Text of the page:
Wi-Fi in 2016 is pervasive already, with over 12 billion Wi-Fi enabled devices shipped to date and 3 billion more forecast to ship this year. Helping to fuel Wi-Fi growth in 2016 and beyond will be the market for the Internet of Things (IoT). A key pillar to enable Wi-Fi is the emerging IEEE 802.11ah specification, which the Wi-Fi Alliance is branding as HaLow.
While the Wi-Fi Alliance is making a big splash at the Consumer Electronics Show (CES) in Las Vegas this week announcing HaLow, IEEE 802.11ah isn’t yet an official standard. But it will be soon.
“Approval of the 802.11ah standard is expected in mid-2016,” Kevin Robinson, VP of Marketing at the Wi-Fi Alliance, told Enterprise Networking Planet.
The current generation of widely used and deployed 802.11 Wi-Fi standards-based devices work in the 2.4 GHz and 5.0 GHz spectrum. The target deployment spectrum from 802.11ah is the lower-power 900 MHz spectrum. The lower-power spectrum means a reduction in bandwidth but an increase in range.
“Wi-Fi HaLow’s range is approximately double that of today’s Wi-Fi, and data rates are between 150Kbps and 18Mbps,” Robinson said. “Data rates between 150Kbps and 4Mbps are possible using 1 Mhz channels with 18Mbps, requiring the optional 4Mhz channels.”
The idea of using 900 MHz for wireless transmission is not a new one. In fact, at the DefCon security conference in 2015, security researchers demonstrated how they could potentially evade detection by using 900 MHz-based radio for wireless data transmission.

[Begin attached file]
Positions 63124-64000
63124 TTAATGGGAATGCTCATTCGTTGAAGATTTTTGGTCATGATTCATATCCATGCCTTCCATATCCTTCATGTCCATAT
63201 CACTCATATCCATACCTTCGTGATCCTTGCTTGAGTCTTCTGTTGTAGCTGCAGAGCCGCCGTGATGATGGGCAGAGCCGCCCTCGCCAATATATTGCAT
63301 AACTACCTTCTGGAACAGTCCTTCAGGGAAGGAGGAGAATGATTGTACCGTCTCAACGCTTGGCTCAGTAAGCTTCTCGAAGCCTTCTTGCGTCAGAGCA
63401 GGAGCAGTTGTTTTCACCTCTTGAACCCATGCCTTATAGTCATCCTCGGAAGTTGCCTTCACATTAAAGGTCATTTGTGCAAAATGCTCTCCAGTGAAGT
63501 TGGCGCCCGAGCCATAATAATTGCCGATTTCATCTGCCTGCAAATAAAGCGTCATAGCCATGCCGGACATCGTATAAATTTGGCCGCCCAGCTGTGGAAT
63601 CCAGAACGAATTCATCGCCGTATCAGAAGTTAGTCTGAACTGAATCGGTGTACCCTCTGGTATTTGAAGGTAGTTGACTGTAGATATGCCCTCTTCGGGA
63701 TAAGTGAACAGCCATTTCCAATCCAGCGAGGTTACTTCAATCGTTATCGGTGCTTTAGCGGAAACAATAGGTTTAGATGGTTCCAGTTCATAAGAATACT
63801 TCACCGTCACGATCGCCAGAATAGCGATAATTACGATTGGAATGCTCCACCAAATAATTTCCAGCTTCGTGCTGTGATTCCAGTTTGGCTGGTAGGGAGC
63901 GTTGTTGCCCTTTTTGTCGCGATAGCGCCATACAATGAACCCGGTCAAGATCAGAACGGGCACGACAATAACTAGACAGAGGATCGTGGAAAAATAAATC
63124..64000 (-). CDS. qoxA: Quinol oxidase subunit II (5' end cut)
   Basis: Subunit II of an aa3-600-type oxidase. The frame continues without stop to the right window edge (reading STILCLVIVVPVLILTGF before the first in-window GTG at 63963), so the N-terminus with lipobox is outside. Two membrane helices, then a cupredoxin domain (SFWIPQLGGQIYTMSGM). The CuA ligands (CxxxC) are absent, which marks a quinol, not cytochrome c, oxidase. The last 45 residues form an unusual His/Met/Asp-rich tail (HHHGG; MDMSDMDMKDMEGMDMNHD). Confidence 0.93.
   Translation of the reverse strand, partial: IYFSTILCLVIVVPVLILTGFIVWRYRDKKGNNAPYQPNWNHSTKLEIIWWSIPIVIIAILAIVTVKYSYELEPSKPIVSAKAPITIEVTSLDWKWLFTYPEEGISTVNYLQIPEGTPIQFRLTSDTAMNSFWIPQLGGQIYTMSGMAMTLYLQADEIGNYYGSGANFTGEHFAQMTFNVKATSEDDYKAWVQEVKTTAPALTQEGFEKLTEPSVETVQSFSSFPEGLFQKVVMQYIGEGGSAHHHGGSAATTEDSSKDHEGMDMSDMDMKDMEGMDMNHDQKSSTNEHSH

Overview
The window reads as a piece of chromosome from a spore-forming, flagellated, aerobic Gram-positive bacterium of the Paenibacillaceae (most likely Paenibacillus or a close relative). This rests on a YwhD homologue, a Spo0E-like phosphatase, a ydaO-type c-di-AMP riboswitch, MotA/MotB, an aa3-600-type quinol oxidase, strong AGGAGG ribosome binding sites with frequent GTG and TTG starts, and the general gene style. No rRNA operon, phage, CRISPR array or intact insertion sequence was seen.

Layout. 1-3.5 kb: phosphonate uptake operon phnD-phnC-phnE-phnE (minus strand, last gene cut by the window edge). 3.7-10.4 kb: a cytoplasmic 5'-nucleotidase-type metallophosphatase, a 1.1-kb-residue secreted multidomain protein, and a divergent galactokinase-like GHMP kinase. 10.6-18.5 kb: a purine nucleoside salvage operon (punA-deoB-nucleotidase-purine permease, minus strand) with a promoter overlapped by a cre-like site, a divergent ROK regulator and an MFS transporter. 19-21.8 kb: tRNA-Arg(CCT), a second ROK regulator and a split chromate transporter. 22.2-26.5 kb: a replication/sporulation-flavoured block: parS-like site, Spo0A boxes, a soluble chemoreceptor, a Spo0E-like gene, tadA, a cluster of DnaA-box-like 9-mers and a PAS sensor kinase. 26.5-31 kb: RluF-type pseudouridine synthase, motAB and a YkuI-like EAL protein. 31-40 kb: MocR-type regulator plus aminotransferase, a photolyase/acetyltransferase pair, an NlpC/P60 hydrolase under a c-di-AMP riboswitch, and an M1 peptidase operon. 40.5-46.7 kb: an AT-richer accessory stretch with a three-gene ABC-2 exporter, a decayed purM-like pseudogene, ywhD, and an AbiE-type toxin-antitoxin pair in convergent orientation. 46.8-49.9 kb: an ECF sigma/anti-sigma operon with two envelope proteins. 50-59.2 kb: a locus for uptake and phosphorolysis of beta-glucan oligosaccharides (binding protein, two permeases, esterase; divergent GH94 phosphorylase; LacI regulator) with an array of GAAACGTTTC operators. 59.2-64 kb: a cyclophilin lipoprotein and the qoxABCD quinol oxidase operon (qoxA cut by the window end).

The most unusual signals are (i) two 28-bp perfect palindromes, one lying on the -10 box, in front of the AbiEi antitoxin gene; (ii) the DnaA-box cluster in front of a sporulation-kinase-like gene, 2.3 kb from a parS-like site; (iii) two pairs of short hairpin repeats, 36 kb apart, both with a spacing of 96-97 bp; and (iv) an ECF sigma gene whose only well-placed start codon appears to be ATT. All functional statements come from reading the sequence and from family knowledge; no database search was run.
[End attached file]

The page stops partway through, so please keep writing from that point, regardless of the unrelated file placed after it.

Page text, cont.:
While 900 MHz is the target spectrum, the Wi-Fi Alliance is emphasizing that the 802.11ah specification will work on devices that also support 2.4 GHz and 5.0 GHz.
“Wi-Fi HaLow will operate in the 900 MHz band, and many devices that support Wi-Fi HaLow are expected to operate in 2.4 and 5 GHz as well as 900 MHz, allowing devices to connect with Wi-Fi’s ecosystem of installed devices,” Robinson said.
Robinson explained that the smaller channel widths of 802.11ah and their associated lower data rates contribute to the power efficiency of Wi-Fi HaLow devices.
“Wi-Fi HaLow extends Wi-Fi’s portfolio of solutions, so HaLow devices will be capable of supporting a diverse set of applications that cover not only extremely low power, think sensors, but also long range, think smart meters in smart cities,” Robinson said. “While at the same time, devices incorporating traditional Wi-Fi, such as Wi-Fi certified ac, can achieve gigabit data rates to connect demanding, high-performance applications.”
While 802.11ah will interoperate with existing Wi-Fi standards, it will require new silicon and chipsets. Robinson expects that many users will experience the benefits of HaLow through the regular process of replacing their Wi-Fi networks.
The effort to boost Wi-Fi’s prominence in the IoT realm is, in many respects, a competitive shot against other IoT connectivity approaches, most notably ZigBee. Robinson noted that since Wi-Fi HaLow builds on many of the capabilities already found in Wi-Fi today, it provides several other compelling advantages not found in many technologies intended for IoT. Among the advantages Robinson cited is the fact that Wi-Fi HaLow supports IP natively, allowing devices to communicate directly and networks to reach Internet scale.
“Wi-Fi HaLow will provide similar characteristics in terms of battery life compared to other low power technologies, but it will also provide range improvements, making it useful for Smart City applications or Smart Home applications where obstacles create a challenging wireless environment,” Robinson said. “Wi-Fi HaLow networks also scale effectively, with the ability to support thousands of devices per access point.”
Sean Michael Kerner is a senior editor at Enterprise Networking Planet and InternetNews.com. Follow him on Twitter @TechJournalist.